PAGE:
Weeks before the pandemic necessitated its temporary closure, Philadelphia’s National Museum of American Jewish History filed for bankruptcy in hopes of keeping its doors open.
The artwork was looted by Nazis before it was purchased by a New York collector and friend of Mondrian, who donated it to the PMA.
In Philadelphia, a series of solo shows delves into the interdisciplinary practices of graduates whose work explores identity, familial bonds, political constructs, and nature’s fragility.
Her female nudes were extraordinary for the time because she portrayed female sexual desire. Her subjects defied conventional ideals of femininity.
The collaborative handmade paper- and printmaking center at the Pennsylvania Academy of the Fine Arts publishes new works by Liz Collins and Sarah McEneaney.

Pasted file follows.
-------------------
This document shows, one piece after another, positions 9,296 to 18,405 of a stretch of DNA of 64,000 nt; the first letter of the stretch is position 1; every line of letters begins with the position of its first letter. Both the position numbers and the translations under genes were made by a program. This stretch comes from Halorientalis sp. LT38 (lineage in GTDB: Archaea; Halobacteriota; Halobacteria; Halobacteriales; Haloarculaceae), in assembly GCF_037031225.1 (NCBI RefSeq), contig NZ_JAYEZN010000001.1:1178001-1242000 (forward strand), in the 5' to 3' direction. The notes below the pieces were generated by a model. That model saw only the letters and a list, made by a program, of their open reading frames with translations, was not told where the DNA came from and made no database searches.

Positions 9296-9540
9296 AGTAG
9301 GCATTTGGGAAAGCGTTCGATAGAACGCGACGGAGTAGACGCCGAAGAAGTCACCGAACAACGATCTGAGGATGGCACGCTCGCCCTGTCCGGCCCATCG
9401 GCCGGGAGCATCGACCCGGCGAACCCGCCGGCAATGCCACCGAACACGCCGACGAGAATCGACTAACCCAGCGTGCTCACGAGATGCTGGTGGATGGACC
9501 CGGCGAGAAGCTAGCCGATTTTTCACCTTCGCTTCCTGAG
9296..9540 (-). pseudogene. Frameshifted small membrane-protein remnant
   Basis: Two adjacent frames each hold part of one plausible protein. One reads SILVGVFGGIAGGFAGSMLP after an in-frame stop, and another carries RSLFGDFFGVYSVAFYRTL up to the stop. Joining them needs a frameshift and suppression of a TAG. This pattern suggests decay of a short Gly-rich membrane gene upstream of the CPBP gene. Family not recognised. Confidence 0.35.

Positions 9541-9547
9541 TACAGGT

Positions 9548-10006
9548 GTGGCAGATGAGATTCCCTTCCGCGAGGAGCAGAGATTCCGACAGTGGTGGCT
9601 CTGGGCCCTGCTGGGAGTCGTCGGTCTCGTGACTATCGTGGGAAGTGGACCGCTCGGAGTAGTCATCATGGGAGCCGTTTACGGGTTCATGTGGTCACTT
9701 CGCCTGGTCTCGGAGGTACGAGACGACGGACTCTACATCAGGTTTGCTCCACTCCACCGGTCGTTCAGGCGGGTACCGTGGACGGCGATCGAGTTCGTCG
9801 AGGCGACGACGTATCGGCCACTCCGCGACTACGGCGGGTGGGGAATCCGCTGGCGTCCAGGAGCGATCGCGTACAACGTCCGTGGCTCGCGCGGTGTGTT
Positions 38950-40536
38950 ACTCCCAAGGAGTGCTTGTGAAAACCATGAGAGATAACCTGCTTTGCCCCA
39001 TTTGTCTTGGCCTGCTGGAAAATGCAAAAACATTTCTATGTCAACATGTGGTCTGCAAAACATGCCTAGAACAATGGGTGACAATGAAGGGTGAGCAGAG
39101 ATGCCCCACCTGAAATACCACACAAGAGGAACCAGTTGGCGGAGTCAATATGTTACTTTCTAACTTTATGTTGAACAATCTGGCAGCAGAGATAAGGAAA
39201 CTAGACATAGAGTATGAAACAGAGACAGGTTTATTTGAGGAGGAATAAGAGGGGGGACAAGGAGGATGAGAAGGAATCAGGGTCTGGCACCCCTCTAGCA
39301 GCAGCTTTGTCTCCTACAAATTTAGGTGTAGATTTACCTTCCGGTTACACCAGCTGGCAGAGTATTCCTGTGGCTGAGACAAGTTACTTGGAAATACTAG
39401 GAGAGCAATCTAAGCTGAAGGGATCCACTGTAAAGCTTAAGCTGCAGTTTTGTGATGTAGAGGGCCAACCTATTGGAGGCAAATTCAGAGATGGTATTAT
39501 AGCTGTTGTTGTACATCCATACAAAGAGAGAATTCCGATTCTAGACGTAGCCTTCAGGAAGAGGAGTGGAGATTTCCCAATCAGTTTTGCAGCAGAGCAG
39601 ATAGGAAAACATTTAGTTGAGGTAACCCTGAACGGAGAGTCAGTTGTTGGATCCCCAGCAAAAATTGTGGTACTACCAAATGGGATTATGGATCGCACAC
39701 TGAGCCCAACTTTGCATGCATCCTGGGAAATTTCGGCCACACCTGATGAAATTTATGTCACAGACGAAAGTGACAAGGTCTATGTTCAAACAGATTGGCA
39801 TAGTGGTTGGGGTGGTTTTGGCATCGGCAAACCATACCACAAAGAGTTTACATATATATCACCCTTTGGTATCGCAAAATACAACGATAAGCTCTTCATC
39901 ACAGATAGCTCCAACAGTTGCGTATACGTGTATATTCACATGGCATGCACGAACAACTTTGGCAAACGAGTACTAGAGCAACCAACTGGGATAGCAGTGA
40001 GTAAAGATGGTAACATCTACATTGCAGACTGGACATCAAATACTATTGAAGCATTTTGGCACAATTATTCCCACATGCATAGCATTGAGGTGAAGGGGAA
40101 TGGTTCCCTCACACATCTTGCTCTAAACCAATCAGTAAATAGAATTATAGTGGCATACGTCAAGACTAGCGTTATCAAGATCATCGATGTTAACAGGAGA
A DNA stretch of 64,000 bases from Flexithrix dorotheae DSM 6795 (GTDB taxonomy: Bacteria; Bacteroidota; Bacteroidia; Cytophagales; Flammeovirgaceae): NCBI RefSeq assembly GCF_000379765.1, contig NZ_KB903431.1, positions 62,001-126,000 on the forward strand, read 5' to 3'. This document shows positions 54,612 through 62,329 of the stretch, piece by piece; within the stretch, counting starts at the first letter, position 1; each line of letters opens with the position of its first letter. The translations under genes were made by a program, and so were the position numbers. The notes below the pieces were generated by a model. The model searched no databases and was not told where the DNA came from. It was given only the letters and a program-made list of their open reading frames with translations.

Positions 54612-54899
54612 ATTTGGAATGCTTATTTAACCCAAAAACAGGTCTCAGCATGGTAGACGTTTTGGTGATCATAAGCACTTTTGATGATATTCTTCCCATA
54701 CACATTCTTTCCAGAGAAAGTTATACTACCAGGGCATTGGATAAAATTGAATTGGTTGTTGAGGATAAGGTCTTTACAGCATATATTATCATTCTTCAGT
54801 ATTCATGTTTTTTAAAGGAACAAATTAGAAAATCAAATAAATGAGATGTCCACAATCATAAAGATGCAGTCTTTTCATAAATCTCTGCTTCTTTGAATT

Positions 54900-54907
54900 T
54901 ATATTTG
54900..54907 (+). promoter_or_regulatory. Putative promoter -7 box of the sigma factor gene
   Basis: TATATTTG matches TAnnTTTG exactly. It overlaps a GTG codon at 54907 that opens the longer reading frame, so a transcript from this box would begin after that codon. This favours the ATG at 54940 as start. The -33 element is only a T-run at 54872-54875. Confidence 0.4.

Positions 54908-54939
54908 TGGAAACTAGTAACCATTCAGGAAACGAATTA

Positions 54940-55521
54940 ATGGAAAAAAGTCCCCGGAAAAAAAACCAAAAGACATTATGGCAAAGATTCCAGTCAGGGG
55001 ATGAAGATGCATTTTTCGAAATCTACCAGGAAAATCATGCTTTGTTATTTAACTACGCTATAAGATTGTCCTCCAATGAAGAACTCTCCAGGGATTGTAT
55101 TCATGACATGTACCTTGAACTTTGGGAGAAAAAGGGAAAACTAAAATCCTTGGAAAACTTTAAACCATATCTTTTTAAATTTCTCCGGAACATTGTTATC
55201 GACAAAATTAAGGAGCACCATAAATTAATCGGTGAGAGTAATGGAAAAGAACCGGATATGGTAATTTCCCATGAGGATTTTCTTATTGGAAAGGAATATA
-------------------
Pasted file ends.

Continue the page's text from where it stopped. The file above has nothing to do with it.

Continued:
Designing Motherhood includes over 100 objects spanning medical devices to depictions of laboring women in films.
The works in Fault Lines prove that abstraction need not be confined to the inner life of the artist.
In The Contest of the Fruits, the art collective Slavs and Tatars investigates language, politics, religion, humor, resilience, and resistance in a pluralistic world.
Over 50 years of the artist’s video and media work on how images, sound, and cultural iconography inform representation is on view through December 30.
It seems to me that Soutine’s complete lack of interest in the cubists’ desire for order was exactly what appealed to de Kooning.
Workers are charging the museum’s leadership with “obstructing the free and fair election process through anti-union activity.”
In Vaughn’s hands, “success” takes shape as a parade of etiquette, competition, and power.